I love how books can give insight into things we might not otherwise know. How, when someone "writes what they know" in an autobiographical sense, the reader gets to experience that slice of their life. I'm not interested in fishing—in any of its styles. And yet, A River Runs Through It gave such a clear picture of what it's like to go fly-fishing that I felt like I had actually experienced it. I'm still not interested in trying it in real life, but now I feel like I get it.
Of course, A River Runs Through It isn't entirely about fly-fishing. There are other universal themes, like fatherhood, brotherhood, sonship, and unity with nature. I can also appreciate that there is a Christian tilt to the main character without being judgmental of the choices his family has made. This unconditional love speaks to what Christianity is all about. That's not to say that the actions of his family aren't frustrating to read about, it's just that going fly-fishing is something that washes away any bad blood.
While it's a quick read, A River Runs Through It doesn't need much to convey the author's genuine attitude toward life. Because it's not about the details of actually fly-fishing that reveal how knowledgeable Maclean is at the sport. There weren't any facades that tried to paint the main character as a saint. All the characters had flaws, just some were more obvious than others. An accurate examination of an individual's life says more about what they've accepted than what they wish they'd wanted to be. And perhaps being in the "natural environment" where they're the most comfortable is the whole point of this book.
A heartfelt love letter to family and fly-fishing, I give A River Runs Through It 4.0 stars out of 5.
This book was awesome! I had to read it for school, but I ended up really loving it and the way Markus Zusak wrote it. This book takes place in Nazi Germany and follows a young girl named Liesel who loves words and stories but can’t read. The book is interesting because the narrator isn’t Liesel and it isn’t in third person, instead it’s narrated by Death himself. Through Death, we learn about Liesel’s development and the environment she is living through. We watch as she gets older and continues her love for stories and writing. While this story can be heartfelt, the focus still takes place in Nazi Germany where all kinds of tragedies were taking place and made me tear up more than once. This book was amazing but it’s something you have to read slowly because of all the figurative language and metaphors being described at once. You have to think about what Death is telling you and then compare it to Liesel’s story. I loved this book but I was ready to cry by then end of it because of all the events taking place.
"Atonement" is the story of thirteen year old Briony and her misunderstanding of the world. It begins in the Tallis household in 1935. Obsessed with fantasy and books, she sees sinister motivations in the blossoming romance between her sister and the son of the family's house cleaner. When something terrible happens, Briony makes a mistake that will change the lives of everyone around her.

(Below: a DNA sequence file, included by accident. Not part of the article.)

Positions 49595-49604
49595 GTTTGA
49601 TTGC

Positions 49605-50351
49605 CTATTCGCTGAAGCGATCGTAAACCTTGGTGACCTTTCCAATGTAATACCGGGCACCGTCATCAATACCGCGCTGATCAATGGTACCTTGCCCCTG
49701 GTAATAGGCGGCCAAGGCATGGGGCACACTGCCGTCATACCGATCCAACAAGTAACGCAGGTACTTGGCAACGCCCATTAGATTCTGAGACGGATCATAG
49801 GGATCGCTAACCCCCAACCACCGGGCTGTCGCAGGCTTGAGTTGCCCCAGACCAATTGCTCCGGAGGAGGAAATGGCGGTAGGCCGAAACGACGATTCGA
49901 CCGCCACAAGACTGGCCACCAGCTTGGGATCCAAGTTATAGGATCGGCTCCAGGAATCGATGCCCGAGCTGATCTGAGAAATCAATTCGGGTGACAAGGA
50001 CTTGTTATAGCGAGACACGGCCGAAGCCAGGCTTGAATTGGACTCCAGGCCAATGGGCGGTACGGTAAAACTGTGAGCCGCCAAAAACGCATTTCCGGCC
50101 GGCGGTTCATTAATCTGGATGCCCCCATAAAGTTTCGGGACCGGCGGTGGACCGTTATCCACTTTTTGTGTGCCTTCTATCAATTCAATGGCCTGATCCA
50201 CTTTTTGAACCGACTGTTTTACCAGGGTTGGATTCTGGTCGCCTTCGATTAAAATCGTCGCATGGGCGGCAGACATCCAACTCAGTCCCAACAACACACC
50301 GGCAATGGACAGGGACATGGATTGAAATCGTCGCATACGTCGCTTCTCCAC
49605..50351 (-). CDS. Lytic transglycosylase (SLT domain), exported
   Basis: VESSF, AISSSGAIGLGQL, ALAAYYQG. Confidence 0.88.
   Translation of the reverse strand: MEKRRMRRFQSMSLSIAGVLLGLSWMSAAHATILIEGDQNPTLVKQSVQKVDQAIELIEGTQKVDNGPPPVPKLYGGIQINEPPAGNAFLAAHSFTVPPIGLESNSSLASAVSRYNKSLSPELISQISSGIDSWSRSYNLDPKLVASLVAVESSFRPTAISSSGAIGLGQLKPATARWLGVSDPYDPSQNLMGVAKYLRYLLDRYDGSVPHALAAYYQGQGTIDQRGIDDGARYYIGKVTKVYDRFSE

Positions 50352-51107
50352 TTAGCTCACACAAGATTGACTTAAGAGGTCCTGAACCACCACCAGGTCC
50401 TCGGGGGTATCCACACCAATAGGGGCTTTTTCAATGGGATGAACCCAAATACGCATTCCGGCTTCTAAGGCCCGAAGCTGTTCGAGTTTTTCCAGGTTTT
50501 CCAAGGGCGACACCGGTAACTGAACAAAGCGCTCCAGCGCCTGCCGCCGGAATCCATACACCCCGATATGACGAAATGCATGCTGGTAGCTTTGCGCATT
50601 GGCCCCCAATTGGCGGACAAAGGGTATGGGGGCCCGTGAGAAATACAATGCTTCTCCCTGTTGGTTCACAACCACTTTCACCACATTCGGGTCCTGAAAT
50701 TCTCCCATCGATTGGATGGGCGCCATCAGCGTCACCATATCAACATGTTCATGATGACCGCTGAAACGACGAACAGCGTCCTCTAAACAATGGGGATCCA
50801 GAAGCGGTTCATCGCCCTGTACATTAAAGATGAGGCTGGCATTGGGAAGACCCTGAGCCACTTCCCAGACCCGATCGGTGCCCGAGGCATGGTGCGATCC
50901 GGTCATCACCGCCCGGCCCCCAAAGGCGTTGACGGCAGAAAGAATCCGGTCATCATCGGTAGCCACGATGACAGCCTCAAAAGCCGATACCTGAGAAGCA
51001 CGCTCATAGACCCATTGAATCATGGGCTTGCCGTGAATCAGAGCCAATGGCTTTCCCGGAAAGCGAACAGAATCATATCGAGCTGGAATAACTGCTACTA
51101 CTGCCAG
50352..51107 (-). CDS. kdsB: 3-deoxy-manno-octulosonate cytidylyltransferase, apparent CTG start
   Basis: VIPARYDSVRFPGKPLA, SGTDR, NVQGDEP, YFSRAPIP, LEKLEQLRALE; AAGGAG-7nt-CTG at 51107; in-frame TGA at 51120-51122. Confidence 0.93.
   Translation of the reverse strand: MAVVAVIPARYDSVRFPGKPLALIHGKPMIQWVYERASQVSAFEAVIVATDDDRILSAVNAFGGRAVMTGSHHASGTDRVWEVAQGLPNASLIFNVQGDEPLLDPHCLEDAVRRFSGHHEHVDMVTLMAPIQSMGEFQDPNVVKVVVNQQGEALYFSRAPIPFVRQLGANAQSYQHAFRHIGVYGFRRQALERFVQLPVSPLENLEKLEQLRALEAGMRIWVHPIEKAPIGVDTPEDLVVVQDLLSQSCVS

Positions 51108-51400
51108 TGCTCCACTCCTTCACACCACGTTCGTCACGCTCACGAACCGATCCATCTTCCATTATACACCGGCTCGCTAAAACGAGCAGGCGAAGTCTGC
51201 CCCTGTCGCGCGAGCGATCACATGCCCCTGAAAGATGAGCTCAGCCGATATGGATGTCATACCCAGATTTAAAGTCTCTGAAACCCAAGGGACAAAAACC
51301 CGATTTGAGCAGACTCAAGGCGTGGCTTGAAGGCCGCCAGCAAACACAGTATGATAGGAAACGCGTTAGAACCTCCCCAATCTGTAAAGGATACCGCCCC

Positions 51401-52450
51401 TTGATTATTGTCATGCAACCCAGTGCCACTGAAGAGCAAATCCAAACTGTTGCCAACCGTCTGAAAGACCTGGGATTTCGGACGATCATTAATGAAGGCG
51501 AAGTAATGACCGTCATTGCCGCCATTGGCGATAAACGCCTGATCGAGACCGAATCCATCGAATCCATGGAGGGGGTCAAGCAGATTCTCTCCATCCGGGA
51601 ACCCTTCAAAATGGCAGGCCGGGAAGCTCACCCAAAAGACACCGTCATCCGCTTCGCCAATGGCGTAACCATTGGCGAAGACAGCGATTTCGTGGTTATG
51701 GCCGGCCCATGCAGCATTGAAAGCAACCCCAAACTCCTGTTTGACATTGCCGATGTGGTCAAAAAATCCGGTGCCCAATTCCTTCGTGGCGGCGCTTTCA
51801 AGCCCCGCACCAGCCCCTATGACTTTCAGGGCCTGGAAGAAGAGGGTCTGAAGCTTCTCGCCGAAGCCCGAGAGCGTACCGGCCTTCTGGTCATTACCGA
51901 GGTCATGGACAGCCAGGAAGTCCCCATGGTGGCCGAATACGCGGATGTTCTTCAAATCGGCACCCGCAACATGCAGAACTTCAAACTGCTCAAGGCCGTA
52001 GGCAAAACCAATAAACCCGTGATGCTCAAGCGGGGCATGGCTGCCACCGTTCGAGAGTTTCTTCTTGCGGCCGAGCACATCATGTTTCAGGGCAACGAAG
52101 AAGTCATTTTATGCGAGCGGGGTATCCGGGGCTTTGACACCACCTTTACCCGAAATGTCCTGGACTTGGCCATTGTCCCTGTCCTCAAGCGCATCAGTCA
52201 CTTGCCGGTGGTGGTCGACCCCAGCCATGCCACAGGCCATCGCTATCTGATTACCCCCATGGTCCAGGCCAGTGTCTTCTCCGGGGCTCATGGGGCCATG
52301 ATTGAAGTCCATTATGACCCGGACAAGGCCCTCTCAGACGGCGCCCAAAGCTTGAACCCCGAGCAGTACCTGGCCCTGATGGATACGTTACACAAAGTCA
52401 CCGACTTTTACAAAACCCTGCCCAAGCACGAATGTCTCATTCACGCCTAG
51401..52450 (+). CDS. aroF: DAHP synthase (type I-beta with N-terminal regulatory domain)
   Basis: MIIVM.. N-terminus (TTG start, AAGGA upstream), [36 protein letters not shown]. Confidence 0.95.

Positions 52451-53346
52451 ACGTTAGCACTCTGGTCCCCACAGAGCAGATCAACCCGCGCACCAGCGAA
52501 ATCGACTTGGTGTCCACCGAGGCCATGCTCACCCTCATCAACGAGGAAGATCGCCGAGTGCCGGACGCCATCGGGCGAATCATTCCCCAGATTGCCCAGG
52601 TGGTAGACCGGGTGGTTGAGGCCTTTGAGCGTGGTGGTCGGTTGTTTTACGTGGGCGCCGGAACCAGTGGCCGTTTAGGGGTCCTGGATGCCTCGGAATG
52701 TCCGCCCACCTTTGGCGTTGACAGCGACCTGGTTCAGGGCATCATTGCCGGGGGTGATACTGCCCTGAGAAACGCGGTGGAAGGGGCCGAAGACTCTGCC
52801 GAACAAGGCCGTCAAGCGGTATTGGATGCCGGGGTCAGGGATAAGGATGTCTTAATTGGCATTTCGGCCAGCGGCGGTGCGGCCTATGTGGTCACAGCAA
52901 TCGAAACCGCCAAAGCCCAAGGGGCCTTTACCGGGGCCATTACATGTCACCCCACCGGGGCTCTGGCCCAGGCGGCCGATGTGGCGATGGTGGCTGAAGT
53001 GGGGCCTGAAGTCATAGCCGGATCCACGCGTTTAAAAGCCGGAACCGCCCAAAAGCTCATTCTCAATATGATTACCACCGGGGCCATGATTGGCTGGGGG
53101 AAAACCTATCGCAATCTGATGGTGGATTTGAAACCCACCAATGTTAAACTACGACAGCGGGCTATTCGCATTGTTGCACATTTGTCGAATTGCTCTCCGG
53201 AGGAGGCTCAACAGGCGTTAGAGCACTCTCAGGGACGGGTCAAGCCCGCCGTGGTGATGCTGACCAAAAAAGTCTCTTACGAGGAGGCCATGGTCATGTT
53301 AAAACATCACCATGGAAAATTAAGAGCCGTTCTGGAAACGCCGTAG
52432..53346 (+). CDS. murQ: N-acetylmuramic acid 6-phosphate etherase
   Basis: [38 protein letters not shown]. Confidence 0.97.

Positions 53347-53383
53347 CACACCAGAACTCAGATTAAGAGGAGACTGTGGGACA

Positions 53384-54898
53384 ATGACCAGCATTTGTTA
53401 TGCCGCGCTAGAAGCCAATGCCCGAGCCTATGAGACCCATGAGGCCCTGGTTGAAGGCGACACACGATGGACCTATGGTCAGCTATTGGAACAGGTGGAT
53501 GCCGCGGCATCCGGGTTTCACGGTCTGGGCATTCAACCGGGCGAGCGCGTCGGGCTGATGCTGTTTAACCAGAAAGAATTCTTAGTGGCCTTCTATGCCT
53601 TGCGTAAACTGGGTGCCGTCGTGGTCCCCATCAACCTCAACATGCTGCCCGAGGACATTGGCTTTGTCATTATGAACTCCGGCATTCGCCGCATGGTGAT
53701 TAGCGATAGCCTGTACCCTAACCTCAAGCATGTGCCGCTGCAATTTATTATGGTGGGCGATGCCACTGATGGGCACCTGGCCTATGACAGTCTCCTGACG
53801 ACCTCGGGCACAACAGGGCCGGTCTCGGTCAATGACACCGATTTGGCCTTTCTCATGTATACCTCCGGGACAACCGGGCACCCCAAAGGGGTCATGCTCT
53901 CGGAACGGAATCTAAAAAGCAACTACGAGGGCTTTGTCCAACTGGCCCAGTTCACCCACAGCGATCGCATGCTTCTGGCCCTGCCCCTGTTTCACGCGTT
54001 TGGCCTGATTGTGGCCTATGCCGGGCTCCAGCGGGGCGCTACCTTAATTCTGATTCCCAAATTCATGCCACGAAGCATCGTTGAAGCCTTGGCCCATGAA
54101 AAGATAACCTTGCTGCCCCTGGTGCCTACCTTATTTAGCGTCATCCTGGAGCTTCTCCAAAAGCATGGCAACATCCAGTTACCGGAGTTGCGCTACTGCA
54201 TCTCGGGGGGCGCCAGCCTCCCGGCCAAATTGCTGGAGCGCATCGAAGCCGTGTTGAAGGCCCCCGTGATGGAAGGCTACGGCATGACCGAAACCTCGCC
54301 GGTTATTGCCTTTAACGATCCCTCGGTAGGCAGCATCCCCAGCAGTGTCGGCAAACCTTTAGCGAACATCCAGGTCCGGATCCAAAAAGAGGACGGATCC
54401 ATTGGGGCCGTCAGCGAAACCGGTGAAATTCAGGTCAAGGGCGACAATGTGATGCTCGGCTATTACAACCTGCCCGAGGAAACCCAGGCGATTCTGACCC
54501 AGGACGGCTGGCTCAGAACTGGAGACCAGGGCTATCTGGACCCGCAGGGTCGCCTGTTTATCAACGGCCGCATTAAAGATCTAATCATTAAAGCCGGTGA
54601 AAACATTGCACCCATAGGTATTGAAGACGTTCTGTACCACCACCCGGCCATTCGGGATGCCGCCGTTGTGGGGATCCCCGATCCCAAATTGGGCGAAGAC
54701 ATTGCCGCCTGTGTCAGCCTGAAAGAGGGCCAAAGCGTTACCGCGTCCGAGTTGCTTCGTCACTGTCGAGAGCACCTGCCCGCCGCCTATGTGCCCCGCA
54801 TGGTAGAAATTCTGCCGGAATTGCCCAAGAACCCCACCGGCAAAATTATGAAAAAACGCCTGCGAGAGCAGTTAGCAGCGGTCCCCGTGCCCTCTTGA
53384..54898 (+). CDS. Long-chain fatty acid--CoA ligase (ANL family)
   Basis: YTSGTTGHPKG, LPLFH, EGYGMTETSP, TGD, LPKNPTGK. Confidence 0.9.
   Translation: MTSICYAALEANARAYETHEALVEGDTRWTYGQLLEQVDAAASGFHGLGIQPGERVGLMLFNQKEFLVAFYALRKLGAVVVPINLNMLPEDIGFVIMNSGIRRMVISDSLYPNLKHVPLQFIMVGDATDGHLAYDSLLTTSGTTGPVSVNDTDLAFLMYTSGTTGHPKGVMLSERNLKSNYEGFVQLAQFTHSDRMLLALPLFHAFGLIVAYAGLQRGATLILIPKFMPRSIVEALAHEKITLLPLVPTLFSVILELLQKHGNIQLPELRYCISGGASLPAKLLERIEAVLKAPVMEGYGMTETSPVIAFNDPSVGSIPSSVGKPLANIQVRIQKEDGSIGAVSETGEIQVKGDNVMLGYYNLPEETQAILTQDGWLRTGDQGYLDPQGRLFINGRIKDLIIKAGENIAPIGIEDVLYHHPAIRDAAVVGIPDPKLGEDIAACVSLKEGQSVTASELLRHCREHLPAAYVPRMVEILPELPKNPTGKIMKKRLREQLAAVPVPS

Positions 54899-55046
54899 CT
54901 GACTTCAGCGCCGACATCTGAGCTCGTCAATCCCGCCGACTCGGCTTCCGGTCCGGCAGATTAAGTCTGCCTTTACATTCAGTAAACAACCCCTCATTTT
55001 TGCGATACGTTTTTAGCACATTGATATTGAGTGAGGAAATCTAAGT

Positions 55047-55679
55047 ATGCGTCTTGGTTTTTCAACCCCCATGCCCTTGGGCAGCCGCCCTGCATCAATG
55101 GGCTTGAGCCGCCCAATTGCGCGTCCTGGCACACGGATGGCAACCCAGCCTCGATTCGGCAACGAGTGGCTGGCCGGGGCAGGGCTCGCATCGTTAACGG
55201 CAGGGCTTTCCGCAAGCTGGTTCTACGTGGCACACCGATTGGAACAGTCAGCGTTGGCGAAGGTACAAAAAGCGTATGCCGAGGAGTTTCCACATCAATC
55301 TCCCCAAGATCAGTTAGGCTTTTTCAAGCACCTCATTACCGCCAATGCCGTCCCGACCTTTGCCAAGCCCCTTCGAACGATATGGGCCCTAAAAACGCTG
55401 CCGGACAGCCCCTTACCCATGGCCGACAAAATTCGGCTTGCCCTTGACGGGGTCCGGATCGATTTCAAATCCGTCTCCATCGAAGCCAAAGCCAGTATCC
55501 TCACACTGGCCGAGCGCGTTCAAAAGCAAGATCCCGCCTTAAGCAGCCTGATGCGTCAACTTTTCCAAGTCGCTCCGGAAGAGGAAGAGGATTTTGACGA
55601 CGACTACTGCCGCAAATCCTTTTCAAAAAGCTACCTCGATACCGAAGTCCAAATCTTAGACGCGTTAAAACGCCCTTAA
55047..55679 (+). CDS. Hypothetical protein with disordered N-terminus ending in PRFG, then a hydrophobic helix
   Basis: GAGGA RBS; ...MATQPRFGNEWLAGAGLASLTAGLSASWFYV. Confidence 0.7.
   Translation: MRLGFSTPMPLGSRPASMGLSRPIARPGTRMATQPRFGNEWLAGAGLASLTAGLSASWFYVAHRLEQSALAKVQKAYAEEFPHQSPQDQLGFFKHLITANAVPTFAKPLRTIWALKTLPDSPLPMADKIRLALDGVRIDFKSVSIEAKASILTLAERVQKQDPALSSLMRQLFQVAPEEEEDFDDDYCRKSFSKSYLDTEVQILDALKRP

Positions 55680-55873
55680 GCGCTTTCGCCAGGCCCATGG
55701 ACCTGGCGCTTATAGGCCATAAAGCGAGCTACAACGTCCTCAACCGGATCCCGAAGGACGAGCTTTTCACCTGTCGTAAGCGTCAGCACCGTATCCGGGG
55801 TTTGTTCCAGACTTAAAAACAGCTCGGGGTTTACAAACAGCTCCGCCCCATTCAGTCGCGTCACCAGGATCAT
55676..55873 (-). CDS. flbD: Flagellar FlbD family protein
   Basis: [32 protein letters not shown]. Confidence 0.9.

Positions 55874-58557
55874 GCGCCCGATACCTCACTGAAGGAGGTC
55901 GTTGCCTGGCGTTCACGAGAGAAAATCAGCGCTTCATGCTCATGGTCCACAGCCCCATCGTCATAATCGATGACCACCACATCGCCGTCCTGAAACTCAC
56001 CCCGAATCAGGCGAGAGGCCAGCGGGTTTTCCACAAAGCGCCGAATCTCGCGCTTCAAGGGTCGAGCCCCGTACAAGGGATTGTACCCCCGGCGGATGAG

The characters in this story are all well developed, but Briony is the stand out in this regard. Her motivations straddle the line between clearly defined and mysterious. She has a clearly defined character, dramatic, self centered, and eager to please. Cecilia and Robbie are less defined, but still sympatheic and interesting. I found Robbie slightly unpleasant in the second half of the book, but it was understandable considering the circumstances.
The plot cannot be properly discussed without getting into spoilers. However, it unfolds in a clear manner. All the plot points are set up before they happen, and given proper foreshadowing. At the end, there is a plot twist. Since I highly recommend this book, I will not be spoiling the twist. However, I will say that it makes everything else that happened in the book unclear (in the best possible way).
This book contains a depiction of rape, extreme violence, and rather gruesome hospital scenes. If any of these subjects upset you, I would not recommend this book. If you are able to handle these topics, and you appricate books that focus on pyschology and character exploration, I would definitely recommend this book.
This book is awesome! I love how it is set in Ancient Greece and how Marcus is a quick thinker. I also enjoyed that Tata does not believe in monsters and magic. If you want action and a quick read, this is a great book. They should make this into a movie!
The sole way to describe Demon Copperhead by Barbra Kingsolver is a long, dark coming-of-age narrative. Demon Copperhead, born and raised in the southern Appalachian mountains by a single drug-addicted teenage mother, is seemingly designed for failure the moment he was born. Throughout his childhood, Demon confronts an abusive stepfather, an addicted mother, exploitive fosters, and selfish friends. As he faces a life of mistrust, inadequacy, and poverty, Demon relies on his wits to survive. While the book is lengthy, there is never a dull moment or lull in the plot, and the characters within the narrative are dynamic, adding depth to the story. The writing style effectively lures the reader into the constructed world of Lee County.